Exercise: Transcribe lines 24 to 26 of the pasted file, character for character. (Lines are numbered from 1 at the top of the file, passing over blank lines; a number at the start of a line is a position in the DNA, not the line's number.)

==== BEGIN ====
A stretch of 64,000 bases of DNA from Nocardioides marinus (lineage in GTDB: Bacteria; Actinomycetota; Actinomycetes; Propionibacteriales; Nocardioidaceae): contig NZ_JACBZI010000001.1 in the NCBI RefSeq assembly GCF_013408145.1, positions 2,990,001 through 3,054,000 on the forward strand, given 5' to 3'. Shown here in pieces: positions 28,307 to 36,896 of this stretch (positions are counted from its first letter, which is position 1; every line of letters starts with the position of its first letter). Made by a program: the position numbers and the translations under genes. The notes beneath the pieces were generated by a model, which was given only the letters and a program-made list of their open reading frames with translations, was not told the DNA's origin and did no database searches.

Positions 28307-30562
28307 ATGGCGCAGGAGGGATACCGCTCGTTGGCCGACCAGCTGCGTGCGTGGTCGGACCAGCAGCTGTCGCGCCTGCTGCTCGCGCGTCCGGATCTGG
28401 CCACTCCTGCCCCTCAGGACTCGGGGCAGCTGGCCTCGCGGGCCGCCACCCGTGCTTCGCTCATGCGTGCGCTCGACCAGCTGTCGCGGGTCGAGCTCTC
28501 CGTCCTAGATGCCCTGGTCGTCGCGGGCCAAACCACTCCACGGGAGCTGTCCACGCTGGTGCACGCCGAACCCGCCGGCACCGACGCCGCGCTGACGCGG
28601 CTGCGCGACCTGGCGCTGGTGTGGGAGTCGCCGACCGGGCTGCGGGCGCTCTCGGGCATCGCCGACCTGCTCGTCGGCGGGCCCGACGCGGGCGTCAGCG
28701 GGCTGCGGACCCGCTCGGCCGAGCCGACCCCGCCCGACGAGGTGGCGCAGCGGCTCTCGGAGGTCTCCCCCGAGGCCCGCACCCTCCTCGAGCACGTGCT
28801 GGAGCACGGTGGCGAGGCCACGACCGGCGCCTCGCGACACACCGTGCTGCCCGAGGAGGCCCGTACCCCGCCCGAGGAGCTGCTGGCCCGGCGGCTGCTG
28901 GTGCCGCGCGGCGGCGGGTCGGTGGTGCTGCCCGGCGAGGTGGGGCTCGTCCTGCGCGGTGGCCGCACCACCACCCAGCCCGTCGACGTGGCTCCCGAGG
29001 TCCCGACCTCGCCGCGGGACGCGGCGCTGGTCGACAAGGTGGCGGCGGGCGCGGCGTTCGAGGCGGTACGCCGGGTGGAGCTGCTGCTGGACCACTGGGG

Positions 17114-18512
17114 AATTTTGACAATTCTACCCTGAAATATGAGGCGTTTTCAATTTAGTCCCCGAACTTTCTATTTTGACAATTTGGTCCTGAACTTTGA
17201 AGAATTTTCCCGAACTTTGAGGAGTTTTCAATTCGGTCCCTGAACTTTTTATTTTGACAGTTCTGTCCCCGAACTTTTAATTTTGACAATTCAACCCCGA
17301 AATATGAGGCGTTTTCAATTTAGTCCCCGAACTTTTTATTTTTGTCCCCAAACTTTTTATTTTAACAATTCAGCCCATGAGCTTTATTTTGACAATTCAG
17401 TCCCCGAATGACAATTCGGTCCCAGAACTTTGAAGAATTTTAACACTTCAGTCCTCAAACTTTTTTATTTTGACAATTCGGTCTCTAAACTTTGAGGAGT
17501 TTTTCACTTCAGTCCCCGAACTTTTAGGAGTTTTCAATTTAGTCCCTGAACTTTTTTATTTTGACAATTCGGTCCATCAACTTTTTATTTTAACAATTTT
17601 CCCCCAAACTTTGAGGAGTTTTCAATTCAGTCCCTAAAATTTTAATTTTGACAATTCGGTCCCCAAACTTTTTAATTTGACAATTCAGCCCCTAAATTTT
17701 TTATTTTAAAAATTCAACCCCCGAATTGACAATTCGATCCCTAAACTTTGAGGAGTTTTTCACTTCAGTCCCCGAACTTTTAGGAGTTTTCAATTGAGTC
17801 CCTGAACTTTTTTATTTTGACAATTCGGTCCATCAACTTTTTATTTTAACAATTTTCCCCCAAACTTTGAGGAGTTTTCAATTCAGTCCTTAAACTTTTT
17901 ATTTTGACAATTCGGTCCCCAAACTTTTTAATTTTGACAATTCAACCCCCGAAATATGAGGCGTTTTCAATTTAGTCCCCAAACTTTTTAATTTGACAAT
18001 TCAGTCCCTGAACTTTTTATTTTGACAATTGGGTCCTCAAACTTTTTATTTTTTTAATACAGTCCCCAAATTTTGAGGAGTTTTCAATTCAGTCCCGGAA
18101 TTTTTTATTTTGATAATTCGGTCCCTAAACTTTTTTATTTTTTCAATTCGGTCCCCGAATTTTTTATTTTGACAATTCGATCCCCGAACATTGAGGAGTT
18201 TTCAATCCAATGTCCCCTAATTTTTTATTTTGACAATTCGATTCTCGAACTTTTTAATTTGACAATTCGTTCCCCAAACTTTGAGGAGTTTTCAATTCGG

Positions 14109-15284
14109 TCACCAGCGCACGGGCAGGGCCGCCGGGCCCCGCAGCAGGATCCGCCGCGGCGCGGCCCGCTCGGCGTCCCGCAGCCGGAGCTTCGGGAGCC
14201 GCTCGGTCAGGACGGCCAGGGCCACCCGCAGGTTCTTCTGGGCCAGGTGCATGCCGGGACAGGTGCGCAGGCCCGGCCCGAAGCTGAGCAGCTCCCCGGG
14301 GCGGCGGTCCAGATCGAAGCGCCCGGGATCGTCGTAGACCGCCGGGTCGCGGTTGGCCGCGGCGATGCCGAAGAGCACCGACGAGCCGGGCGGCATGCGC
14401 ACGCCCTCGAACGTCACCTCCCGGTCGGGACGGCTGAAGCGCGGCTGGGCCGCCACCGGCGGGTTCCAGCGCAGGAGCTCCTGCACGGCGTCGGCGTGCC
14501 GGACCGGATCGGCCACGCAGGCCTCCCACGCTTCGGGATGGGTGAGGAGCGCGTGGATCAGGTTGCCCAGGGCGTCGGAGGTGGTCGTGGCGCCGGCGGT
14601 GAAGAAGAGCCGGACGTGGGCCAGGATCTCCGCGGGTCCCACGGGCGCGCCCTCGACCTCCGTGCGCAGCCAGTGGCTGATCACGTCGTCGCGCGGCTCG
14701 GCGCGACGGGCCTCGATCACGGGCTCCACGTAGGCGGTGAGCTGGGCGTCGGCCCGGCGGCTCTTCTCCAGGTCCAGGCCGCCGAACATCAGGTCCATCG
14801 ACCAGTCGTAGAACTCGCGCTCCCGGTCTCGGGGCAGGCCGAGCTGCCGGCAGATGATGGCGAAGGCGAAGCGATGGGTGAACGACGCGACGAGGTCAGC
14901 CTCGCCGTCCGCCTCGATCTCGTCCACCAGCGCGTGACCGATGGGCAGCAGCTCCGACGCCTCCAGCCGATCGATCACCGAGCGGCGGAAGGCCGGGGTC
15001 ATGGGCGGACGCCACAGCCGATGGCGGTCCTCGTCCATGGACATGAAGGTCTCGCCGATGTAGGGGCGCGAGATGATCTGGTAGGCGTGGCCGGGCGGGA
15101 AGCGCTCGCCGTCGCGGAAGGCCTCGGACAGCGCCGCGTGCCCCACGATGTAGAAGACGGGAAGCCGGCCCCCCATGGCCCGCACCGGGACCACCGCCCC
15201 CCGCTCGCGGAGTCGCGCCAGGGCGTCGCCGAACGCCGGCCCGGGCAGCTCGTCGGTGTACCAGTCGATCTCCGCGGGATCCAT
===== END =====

Positions 14109-15284
14109 TCACCAGCGCACGGGCAGGGCCGCCGGGCCCCGCAGCAGGATCCGCCGCGGCGCGGCCCGCTCGGCGTCCCGCAGCCGGAGCTTCGGGAGCC
14201 GCTCGGTCAGGACGGCCAGGGCCACCCGCAGGTTCTTCTGGGCCAGGTGCATGCCGGGACAGGTGCGCAGGCCCGGCCCGAAGCTGAGCAGCTCCCCGGG